by Mary Jo
Petals in the Storm
Last week I did a blog about the new release of my first full length historical romance, Dearly Beloved,and included the various covers the story has had over the years. there was interest in all the variations, I thought I'd do it again for Petals in the Storm, Fallen Angels #3, for which I've just done a new cover.
Before I get started with that, though, HAPPY CANADA DAY to Canadians everywhere, especially our Canadian Wench, Susanna Kearsley, and our Canadian readers! It's the 152nd anniversary of the Constitution Act, and this year you have Raptor Rapture to add to the celebration. <G>
To return to my cover tale, this book's story is even more complicated because it started out as a long Signet Regency called The Controversial Countess. The design is typical of Signet Regencies–okay but generic. They were always good about getting the hair colors right, though, which we authors appreciated.
Later as I was starting my Fallen Angels trilogy, I thought that Rafe, the hero of The Controversial Countess, would be a good fit with the other three fellows, and he had an archangel name, Rafael. Hmm….. I asked Signet if they'd like an expanded historical romance version of the Countess and presto! The trilogy became a quartet (and later a septet; what can I say? I kept finding these Guys to write about. <G>)
I did some editing and expansion on the Countess and Signet reissued the book as a historical romance under the title Petals in the Storm. But the plot and characters didn’t change, and this blurb is still accurate.
Love and Betrayal
A cool master of sensuality, Rafael Whitbourne, the Duke of Candover, earned his rakish reputation in the silken boudoirs of London’s highborn ladies, never giving away his hand or his heart.
Then a vital mission for his government takes Rafe to Paris to work with the Madga Janos, “the most beautiful spy in Europe.” He is appalled to discover that the smoky eyed temptress is no Hungarian countess, but the deceitful doxie who had betrayed him a dozen years earlier—the only woman he had ever loved, and the only one he’d ever despised.
Margot Ashton wants nothing more than to walk away from her turbulent past and the mesmerizing man who had ruined her life. But patriotism binds them together in a shadow land of intrigue where a diabolical plot may plunge a continent back into war—and a whirlwind of passion sweeps Margot and Rafe into a shattering passion that cannot be denied.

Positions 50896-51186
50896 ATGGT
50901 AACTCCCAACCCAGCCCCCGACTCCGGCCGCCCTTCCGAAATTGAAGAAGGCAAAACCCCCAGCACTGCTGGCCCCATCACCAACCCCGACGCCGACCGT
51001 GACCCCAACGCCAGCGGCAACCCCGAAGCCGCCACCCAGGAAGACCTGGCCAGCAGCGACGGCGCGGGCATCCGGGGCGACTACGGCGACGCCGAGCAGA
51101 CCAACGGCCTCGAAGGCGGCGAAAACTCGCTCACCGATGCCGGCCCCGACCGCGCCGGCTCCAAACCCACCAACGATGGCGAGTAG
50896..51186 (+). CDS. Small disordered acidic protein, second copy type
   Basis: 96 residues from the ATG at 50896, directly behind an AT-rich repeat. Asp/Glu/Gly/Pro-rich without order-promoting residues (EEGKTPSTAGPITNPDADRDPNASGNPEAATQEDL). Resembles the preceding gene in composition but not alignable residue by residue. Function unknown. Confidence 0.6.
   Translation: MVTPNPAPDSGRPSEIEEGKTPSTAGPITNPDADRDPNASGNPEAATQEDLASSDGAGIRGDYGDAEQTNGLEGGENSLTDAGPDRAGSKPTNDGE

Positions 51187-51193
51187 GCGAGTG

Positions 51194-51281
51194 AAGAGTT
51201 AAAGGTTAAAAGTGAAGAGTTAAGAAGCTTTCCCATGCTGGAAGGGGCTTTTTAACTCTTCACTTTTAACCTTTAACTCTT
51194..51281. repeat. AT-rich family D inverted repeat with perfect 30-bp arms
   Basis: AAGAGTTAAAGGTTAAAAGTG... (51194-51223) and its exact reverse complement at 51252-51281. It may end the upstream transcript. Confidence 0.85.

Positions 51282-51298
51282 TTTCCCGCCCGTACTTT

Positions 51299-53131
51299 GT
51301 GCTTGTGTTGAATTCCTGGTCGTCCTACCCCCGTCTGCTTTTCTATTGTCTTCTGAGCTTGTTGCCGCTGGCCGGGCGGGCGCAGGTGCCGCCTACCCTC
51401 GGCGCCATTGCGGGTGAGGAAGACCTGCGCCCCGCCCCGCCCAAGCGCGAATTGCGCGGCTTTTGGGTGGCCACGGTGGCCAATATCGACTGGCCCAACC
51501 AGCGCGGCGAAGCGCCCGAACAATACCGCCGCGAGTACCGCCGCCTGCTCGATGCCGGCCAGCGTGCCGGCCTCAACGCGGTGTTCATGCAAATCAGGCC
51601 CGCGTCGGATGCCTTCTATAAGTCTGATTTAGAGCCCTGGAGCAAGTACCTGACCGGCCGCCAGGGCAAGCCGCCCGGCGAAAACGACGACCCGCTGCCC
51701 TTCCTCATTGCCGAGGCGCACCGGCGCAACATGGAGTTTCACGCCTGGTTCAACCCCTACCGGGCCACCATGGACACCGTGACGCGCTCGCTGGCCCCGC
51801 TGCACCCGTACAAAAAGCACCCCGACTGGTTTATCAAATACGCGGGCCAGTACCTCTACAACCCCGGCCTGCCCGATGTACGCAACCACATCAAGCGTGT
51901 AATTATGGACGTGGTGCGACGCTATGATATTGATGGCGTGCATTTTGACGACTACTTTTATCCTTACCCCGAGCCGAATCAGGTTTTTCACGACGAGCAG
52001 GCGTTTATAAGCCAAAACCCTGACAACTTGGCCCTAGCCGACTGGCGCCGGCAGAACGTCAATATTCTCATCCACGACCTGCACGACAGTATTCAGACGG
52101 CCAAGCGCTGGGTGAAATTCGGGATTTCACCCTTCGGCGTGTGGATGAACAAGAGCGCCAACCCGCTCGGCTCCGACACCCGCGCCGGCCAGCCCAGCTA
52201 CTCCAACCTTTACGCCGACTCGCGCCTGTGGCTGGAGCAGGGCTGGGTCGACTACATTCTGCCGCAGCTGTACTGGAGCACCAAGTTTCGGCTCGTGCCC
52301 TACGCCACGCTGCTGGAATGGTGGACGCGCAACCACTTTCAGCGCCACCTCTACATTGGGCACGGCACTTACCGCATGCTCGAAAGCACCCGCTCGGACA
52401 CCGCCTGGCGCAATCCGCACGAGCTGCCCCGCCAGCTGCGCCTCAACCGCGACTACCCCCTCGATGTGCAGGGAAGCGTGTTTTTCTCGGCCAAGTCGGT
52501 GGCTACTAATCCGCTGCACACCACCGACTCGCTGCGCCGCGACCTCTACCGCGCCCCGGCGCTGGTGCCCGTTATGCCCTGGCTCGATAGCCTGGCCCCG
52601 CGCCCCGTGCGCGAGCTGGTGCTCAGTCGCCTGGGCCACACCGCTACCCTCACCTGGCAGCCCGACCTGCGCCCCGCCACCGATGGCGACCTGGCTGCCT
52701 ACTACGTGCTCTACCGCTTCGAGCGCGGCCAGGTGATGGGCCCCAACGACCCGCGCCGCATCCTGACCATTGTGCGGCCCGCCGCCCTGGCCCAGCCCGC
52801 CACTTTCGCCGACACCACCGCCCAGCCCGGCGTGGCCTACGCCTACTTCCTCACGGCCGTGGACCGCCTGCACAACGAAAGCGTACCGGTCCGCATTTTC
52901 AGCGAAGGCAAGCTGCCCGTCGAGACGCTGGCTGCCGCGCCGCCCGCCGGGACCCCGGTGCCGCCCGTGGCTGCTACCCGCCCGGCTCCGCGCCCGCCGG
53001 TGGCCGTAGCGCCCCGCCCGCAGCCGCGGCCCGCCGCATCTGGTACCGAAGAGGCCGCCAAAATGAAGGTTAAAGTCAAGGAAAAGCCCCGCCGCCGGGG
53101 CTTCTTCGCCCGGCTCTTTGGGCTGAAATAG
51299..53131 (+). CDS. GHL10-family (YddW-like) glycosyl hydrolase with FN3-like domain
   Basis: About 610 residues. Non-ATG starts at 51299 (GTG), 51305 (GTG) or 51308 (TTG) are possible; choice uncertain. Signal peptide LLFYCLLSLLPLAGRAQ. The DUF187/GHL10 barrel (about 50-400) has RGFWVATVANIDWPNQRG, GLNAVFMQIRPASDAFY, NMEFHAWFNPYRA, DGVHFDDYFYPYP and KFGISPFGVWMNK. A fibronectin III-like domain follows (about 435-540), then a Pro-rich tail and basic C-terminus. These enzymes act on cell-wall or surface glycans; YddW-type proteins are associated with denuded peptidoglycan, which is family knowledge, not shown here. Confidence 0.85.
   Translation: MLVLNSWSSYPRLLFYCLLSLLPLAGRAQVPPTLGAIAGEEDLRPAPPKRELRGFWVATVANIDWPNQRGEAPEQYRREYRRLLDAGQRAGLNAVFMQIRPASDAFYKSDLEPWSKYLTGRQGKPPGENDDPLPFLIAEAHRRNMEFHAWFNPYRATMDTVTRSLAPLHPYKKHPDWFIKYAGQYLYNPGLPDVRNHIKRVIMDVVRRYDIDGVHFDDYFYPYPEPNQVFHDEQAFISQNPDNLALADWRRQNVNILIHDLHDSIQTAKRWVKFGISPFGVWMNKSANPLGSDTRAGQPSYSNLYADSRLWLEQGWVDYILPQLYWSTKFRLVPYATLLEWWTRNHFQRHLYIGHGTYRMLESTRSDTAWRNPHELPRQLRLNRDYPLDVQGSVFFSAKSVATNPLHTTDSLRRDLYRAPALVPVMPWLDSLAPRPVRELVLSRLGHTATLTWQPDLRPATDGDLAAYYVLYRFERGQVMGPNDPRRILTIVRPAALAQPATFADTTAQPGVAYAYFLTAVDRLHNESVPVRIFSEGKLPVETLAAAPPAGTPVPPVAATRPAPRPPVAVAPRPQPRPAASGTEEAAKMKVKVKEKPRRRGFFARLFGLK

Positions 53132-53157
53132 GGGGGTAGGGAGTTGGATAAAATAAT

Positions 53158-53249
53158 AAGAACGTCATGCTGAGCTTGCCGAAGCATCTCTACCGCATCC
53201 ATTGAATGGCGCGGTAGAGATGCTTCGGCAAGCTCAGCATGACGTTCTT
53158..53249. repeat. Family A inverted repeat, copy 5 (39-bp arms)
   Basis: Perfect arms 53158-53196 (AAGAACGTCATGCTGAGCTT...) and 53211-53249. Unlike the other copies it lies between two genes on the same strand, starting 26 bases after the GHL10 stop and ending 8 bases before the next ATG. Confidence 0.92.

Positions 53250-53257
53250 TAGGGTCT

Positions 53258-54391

This was during the height of cover model mania. Signet came up with the idea creating a historical romance imprint called Topaz, and they hired their very own cover model to be the Topaz Man and pose for every single historical romance cover. The Topaz Man was Steve Sandalis, a nice fellow from the New York area who was of Italian and Greek heritage. He had great bones and the kind of physique that comes only with intense, focused work. He was also very patient!
Petals in the Storm had a front cover in pink, and a step back showing Steve and a blonde in a scene that never occurred in the book. I can't say that the overall look captured the flavor of the story, but it was effective and sold well.
Some years later the cover model craze had passed, so when Signet reissued my historical romances, they used simpler and much less expensive object covers. This one with the fan was one of my favorites. It suited the story, which took place in the social whirl of the post-Waterloo Paris Peace Conference and I liked that it had color.
Time moved on. My books went out of print and I asked for reversion of rights. I had no plans for what to do with them, but–MINE!
Then e-books exploded and I had the rights to all these backlist books. <G> Being a curious sort, I decided to give indie publishing a try and was one of the first to dive into the indie pool. Luckily I discovered the amazing Kim Killion who was just getting into the cover art business.
Some of those first Fallen Angels covers I loved and I'm still using them, but in a couple of cases, I wasn't able to find an image that I really liked. Such was the case with Petals. The cover we came up with wasn't bad, but she has a pointed, witchy chin. I didn't love it.
Now, however, an audiobook of Petals in the Storm is in production, so it seemed time to do a new cover. Luckily, there are many, many more images available than there used to be. Even so, I spent quite some time searching before I came up with one I loved. Here's the result:
To me, the guy has just the right look: a highly polished, arrogant duke who is badly in need of a lesson in humility! His coloring is dark, which fits because Rafe had an Italian grandmother. And to me, the emotion in the kiss is a kind of desperate tenderness. I love it.
I hope you've enjoyed this journey through the cover jungles. <G>